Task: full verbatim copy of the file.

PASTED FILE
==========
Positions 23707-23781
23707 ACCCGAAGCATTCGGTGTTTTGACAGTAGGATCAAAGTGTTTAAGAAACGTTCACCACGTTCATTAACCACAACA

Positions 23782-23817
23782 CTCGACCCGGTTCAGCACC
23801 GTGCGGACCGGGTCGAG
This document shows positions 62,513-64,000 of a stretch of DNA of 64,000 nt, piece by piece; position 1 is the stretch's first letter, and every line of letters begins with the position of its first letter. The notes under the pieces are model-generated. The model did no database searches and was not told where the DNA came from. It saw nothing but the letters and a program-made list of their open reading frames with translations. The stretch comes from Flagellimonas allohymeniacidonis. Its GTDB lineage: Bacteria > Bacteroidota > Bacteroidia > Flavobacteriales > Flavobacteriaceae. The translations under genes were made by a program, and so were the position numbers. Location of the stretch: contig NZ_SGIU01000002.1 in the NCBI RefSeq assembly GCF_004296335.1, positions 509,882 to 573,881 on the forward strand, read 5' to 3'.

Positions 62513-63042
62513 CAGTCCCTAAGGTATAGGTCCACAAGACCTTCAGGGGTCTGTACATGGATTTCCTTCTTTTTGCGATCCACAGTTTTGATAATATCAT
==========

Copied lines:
Positions 23707-23781
23707 ACCCGAAGCATTCGGTGTTTTGACAGTAGGATCAAAGTGTTTAAGAAACGTTCACCACGTTCATTAACCACAACA

Positions 23782-23817
23782 CTCGACCCGGTTCAGCACC
23801 GTGCGGACCGGGTCGAG
This document shows positions 62,513-64,000 of a stretch of DNA of 64,000 nt, piece by piece; position 1 is the stretch's first letter, and every line of letters begins with the position of its first letter. The notes under the pieces are model-generated. The model did no database searches and was not told where the DNA came from. It saw nothing but the letters and a program-made list of their open reading frames with translations. The stretch comes from Flagellimonas allohymeniacidonis. Its GTDB lineage: Bacteria > Bacteroidota > Bacteroidia > Flavobacteriales > Flavobacteriaceae. The translations under genes were made by a program, and so were the position numbers. Location of the stretch: contig NZ_SGIU01000002.1 in the NCBI RefSeq assembly GCF_004296335.1, positions 509,882 to 573,881 on the forward strand, read 5' to 3'.

Positions 62513-63042
62513 CAGTCCCTAAGGTATAGGTCCACAAGACCTTCAGGGGTCTGTACATGGATTTCCTTCTTTTTGCGATCCACAGTTTTGATAATATCAT